FDA Announcement issued on March 17, 2020.
EMA’s and FDA’s Guidance for conducting clinical trials
The pandemic may impact the conduct of clinical trials of medical products and require protocol modifications. FDA and EMA outline consideration to assist sponsors in assuring the safety of participants and compliance with good clinical practices.
- Concerning the FDA, trial participants may have no longer access to investigational product or investigational site. Thereby, for assessment, sponsors may evaluate alternative methods, like phone calls or virtual visits and offering safety monitoring for participants. FDA Announcement issued on 18 March 2020: Coronavirus (COVID-19) Update: FDA issues guidance on conducting clinical trials
- On the other hand, the European Medicine Agency (EMA) and the Head of Medicines Agencies (HMA) issued new guidance, which provides recommendations to manage clinical trials during the pandemic. This guidance informed sponsors on changes and protocol deviations that may be needed to continue conducting such clinical trials (participants in quarantine or self-isolation, limitation of access to public places). Recommendations advise sponsors to ensure the utmost safety of trial participants across the European Union whilst preserving data quality and how to share changes with authorities. COVID-19 treatment clinical trials have its specific advice, in particular on the need for large, multinational trial protocol (see the articles on the call issued on March 19 by EMA’s human medicines committee). EMA Guidance issued on March 20, 2020: Guidance to sponsors on how to manage clinical trials during the COVID-19 pandemic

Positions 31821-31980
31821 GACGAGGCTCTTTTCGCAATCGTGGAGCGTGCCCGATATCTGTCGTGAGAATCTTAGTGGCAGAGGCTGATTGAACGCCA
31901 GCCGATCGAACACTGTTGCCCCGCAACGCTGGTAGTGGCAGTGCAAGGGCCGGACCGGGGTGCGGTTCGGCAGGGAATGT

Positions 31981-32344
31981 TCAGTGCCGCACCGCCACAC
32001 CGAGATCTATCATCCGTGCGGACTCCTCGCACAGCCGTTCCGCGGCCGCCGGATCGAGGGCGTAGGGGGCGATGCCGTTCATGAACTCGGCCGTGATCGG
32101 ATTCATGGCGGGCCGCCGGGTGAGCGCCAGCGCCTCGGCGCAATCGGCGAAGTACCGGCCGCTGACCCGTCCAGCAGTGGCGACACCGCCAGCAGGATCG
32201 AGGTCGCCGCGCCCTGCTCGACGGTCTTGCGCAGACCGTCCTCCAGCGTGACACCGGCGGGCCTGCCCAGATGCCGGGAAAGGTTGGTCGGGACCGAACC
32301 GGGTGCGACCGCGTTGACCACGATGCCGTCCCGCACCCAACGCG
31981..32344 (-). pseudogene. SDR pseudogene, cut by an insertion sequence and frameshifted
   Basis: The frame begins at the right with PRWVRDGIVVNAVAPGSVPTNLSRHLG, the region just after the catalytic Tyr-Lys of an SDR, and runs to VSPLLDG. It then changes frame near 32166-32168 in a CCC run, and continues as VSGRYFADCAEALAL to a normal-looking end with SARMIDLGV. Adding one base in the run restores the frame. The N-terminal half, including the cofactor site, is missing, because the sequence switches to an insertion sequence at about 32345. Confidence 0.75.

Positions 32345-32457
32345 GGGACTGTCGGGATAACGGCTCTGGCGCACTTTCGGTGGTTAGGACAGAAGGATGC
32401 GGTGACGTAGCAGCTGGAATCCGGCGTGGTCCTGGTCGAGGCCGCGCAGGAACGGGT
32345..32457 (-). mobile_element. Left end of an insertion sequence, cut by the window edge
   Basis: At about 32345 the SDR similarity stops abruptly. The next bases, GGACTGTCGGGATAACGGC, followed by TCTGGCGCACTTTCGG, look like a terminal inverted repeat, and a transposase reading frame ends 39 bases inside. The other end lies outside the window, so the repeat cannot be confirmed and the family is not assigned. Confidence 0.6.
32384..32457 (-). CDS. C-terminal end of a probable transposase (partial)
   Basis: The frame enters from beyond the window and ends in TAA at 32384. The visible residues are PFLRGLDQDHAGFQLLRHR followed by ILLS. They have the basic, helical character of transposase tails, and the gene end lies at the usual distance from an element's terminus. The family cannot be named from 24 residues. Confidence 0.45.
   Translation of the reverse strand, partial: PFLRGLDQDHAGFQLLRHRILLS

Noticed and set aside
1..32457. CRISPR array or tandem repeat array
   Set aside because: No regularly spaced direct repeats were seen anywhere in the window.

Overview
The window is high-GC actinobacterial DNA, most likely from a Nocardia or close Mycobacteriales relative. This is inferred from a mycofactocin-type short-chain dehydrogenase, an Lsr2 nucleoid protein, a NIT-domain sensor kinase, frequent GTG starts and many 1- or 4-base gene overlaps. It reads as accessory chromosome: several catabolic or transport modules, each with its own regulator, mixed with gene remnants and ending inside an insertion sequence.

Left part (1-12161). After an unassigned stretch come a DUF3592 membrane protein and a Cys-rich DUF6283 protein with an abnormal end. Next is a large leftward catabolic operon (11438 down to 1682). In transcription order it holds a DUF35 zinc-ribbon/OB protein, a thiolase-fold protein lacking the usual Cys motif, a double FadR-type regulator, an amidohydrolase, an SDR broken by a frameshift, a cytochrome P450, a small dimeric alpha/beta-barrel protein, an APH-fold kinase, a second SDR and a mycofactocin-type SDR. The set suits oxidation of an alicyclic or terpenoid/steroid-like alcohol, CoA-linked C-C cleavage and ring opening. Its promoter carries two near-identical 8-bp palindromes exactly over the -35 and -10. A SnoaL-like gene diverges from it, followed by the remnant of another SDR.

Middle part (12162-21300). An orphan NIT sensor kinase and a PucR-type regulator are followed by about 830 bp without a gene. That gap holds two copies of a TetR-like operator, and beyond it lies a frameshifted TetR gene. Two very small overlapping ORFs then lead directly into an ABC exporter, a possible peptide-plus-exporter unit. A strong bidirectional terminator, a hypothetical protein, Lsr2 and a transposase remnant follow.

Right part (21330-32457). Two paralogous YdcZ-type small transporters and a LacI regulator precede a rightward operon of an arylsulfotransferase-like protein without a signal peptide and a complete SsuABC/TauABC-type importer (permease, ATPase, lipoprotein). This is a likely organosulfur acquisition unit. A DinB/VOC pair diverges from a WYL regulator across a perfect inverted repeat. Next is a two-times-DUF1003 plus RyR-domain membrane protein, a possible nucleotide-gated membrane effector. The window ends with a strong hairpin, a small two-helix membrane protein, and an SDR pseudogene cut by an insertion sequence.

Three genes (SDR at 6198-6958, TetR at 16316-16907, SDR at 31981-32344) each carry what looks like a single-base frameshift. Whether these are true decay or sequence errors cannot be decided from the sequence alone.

The European Union has organized the first meeting of the EU executive steering group on a shortage of medicines caused by a major event. They discussed measures to address the potential impact of COVID-19 on the supply of medicines in the EU. Because medicines are used to treat COVID-19 patients, patients are requesting more than their usual supplies, shipment problems or other inconveniences related to COVID-19, member states are expecting medicine shortages. To prevent these shortages, healthcare professionals should not provide prescriptions covering more than the usual duration. (link to the national shortages registers and EMA’s shortage catalog)
Pharmaceutical companies are responsible for ensuring the continuity of supply of their product and reporting any shortage to the relevant competent authorities. For that they should put in place measures for the continued supply of their medicines, by, for instance, increasing stocks or finding alternative sources for materials. These companies should also carry out risk assessments. The EMA started a review of manufacturing information on authorized human and veterinary medicines to identify the most risk medicines. These medicines will be a priority for discussions about remedial action with the marketing authorization holder.
To keep informed of the European press release about COVID-19, click here.
EMA article issued on March 10, 2020.
Author: Alix Auter, Life Science Consultant KVALITO